Kingdom Hearts Reviews - 85 MC

Started by Dr. Pezus, Jan 24, 2019, 05:26 PM

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Xevross


the-pi-guy

Is this the highest rated AAA Square Enix game in years?
Rise of the Tomb Raider 88  2015
Nier Automata 88  (This might be more AA, but I have no idea.)  2017
Deus Ex: Human Revolution 90 2011

Spoiler for MetaCritic List:
<br>95 The World Ends with You: Solo Remix for iPad (iOS)&nbsp;&nbsp;&nbsp;Aug 27, 2012&nbsp;&nbsp;&nbsp;7.4<br>92 Final Fantasy XII (PS2)&nbsp;&nbsp;&nbsp;Oct 31, 2006&nbsp;&nbsp;&nbsp;7.4<br>92 Chrono Trigger (DS)&nbsp;&nbsp;&nbsp;Nov 25, 2008&nbsp;&nbsp;&nbsp;9.1<br>92 Chaos Rings (iOS)&nbsp;&nbsp;&nbsp;Apr 20, 2010&nbsp;&nbsp;&nbsp;8.7<br>91 Deus Ex: Human Revolution - Director&#39;s Cut (PC)&nbsp;&nbsp;&nbsp;Oct 22, 2013&nbsp;&nbsp;&nbsp;8.5<br>91 Chaos Rings for iPad (iOS)&nbsp;&nbsp;&nbsp;Aug 12, 2010&nbsp;&nbsp;&nbsp;8.4<br>91 The World Ends with You: Solo Remix (iOS)&nbsp;&nbsp;&nbsp;Aug 27, 2012&nbsp;&nbsp;&nbsp;7.3<br>91 Final Fantasy VI (iOS)&nbsp;&nbsp;&nbsp;Feb 6, 2014&nbsp;&nbsp;&nbsp;8.5<br>90 NieR: Automata - Become as Gods Edition (XONE)&nbsp;&nbsp;&nbsp;Jun 26, 2018&nbsp;&nbsp;&nbsp;9.1<br>90 Dragon Quest V: Hand of the Heavenly Bride (iOS)&nbsp;&nbsp;&nbsp;Jan 22, 2015&nbsp;&nbsp;&nbsp;8.8<br>90 Deus Ex: Human Revolution (PC)&nbsp;&nbsp;&nbsp;Aug 23, 2011&nbsp;&nbsp;&nbsp;8.5<br>89 Dragon Quest VIII: Journey of the Cursed King (PS2)&nbsp;&nbsp;&nbsp;Nov 15, 2005&nbsp;&nbsp;&nbsp;8.9<br>89 Final Fantasy XIV: Stormblood (PS4)&nbsp;&nbsp;&nbsp;Jun 20, 2017&nbsp;&nbsp;&nbsp;8.6<br>89 Deus Ex: Human Revolution (PS3)&nbsp;&nbsp;&nbsp;Aug 23, 2011&nbsp;&nbsp;&nbsp;8.2<br>89 Deus Ex: Human Revolution (X360)&nbsp;&nbsp;&nbsp;Aug 23, 2011&nbsp;&nbsp;&nbsp;8.3<br>89 Kingdom Hearts III (PS4)&nbsp;&nbsp;&nbsp;Jan 29, 2019&nbsp;&nbsp;&nbsp;tbd<br>


It's really depressing to see what happened to one of my favorite developers...  

Xevross

Rise of the Tomb Raider 88  2015
Nier Automata 88  (This might be more AA, but I have no idea.)  2017
Deus Ex: Human Revolution 90 2011

Spoiler for MetaCritic List:
<br>95 The World Ends with You: Solo Remix for iPad (iOS) Aug 27, 2012 7.4<br>92 Final Fantasy XII (PS2) Oct 31, 2006 7.4<br>92 Chrono Trigger (DS) Nov 25, 2008 9.1<br>92 Chaos Rings (iOS) Apr 20, 2010 8.7<br>91 Deus Ex: Human Revolution - Director&#39;s Cut (PC) Oct 22, 2013 8.5<br>91 Chaos Rings for iPad (iOS) Aug 12, 2010 8.4<br>91 The World Ends with You: Solo Remix (iOS) Aug 27, 2012 7.3<br>91 Final Fantasy VI (iOS) Feb 6, 2014 8.5<br>90 NieR: Automata - Become as Gods Edition (XONE) Jun 26, 2018 9.1<br>90 Dragon Quest V: Hand of the Heavenly Bride (iOS) Jan 22, 2015 8.8<br>90 Deus Ex: Human Revolution (PC) Aug 23, 2011 8.5<br>89 Dragon Quest VIII: Journey of the Cursed King (PS2) Nov 15, 2005 8.9<br>89 Final Fantasy XIV: Stormblood (PS4) Jun 20, 2017 8.6<br>89 Deus Ex: Human Revolution (PS3) Aug 23, 2011 8.2<br>89 Deus Ex: Human Revolution (X360) Aug 23, 2011 8.3<br>89 Kingdom Hearts III (PS4) Jan 29, 2019 tbd<br>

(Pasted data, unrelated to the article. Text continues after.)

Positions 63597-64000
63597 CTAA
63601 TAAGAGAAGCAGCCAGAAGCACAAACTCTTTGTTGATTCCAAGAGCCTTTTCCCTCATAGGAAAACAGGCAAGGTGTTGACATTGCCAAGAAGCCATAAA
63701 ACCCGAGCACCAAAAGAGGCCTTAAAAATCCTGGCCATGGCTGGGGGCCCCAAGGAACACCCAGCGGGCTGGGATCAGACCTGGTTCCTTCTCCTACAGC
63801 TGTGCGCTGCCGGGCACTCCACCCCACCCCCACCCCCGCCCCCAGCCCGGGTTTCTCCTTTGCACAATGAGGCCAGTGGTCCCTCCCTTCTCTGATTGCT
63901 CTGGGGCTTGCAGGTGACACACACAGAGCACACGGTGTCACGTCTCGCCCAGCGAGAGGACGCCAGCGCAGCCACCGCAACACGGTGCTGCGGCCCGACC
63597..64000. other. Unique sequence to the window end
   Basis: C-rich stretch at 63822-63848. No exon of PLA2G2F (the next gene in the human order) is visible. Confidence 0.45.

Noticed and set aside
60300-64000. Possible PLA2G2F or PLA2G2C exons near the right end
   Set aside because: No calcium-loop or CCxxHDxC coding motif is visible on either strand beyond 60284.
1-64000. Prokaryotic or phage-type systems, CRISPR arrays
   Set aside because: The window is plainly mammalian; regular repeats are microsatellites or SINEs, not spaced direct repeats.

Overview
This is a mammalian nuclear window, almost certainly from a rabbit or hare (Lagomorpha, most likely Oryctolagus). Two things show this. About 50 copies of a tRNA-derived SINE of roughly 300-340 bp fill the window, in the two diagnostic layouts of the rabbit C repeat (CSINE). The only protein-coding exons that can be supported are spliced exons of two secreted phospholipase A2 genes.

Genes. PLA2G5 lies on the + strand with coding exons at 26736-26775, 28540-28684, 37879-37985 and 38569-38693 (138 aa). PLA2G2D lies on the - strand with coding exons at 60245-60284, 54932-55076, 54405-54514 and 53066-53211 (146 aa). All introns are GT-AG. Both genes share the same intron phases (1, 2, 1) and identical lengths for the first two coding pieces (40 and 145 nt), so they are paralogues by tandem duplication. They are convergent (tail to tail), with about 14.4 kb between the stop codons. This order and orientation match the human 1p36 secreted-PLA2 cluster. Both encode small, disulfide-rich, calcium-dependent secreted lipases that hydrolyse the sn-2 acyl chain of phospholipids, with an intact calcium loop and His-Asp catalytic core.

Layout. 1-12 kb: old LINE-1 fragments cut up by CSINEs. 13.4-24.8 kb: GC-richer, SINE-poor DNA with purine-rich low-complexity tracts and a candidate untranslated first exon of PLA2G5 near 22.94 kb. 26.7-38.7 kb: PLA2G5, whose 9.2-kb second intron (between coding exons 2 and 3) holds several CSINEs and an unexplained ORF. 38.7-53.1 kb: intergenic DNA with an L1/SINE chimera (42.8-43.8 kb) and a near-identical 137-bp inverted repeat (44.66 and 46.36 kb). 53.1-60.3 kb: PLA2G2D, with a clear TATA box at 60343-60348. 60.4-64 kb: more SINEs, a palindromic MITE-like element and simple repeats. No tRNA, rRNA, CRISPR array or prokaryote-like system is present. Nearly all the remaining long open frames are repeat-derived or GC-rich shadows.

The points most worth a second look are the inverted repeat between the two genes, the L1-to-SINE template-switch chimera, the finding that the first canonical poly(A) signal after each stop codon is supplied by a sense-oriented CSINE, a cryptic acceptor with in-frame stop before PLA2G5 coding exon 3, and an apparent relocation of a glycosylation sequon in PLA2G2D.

It's really depressing to see what happened to one of my favorite developers...  
It's depressing but they're clearly back to form now!

I'm actually quite excited to play this now, looks so fun.

Dr. Pezus

It's depressing but they're clearly back to form now!

I'm actually quite excited to play this now, looks so fun.
Yup and a nice change of pace from all the shooters imo. I guess Spidey and Astro Bot werent shooters either tho lol

Xevross

Yup and a nice change of pace from all the shooters imo. I guess Spidey and Astro Bot werent shooters either tho lol
Spidey and Astro Bot were also brilliantly fun games as well though. Probably the best two examples of pure fun I played in 2018.

Dr. Pezus


the-pi-guy


Xevross

Feb 10, 2019, 11:29 PM Last Edit: Feb 10, 2019, 11:31 PM by Xevross
The 40 is very harsh, but I do think this game deserves to be low 80s rather than high 80s, so I'm okay with it.

Pez is winning right now, but if it drops one more than 1/2 tau and nnod are winning, and it'd have dropped out of kitler's range!

the-pi-guy

IGN on How Kingdom Hearts 3 Was Helped and Limited By Disney and Pixar's Teams | ResetEra

Quote
https://www.ign.com/articles/2019/0...hallenges-and-rewards-of-working-with-disney#

Both companies sweat the small stuff...

   Naturally, both Disney and Pixar are fairly exacting about how their properties look in someone else's game, but that goes pretty deep. Any recreation of a Disney asset has to be approved, and any change explained. As lead facial animator Kayoko Yajima puts it: "There was actually a lot of pressure to get even the smallest details that you wouldn't even think would be that important to look like they do in the movie."  Click to expand...      Cutscene animators seem to have it hardest of all. Square's animators work specifically from documentation given by the various Disney teams, but even then it might not come out precisely enough for the original creators. Yakima continues: "we get requests from Disney and Pixar like, 'we want them to be showing less teeth here,' or 'their eyelids need to move differently,' or 'their line of sight isn't quite right'. Of course, cutscenes are where the soul of the character comes out, so it was something that we put a lot of effort into and adjusted down to the minutiae."  Click to expand...  But the crazier the change, the easier it is to get approved

   In what might seem like a counter-intuitive approach, Square's found that the more outlandish a change its wants to make to a character, the more likely it is to be approved with little fuss by Disney. The Lion King's Simba, for example, appears as what co-director Tai Yasue calls a "fire entity". It seems like a tall order, but Yasue says they "didn't have a lot of difficulty."  Click to expand...      The point is that, if you're changing the character enough, it's no longer imitating Disney. "He's not Simba", he explains. "So we showed Disney our drawings and everything, and shared that, and we got that approved. But at the same time, it wasn't the real character. So I think, in that respect, it was easier."  Click to expand...  There's a lot of approval...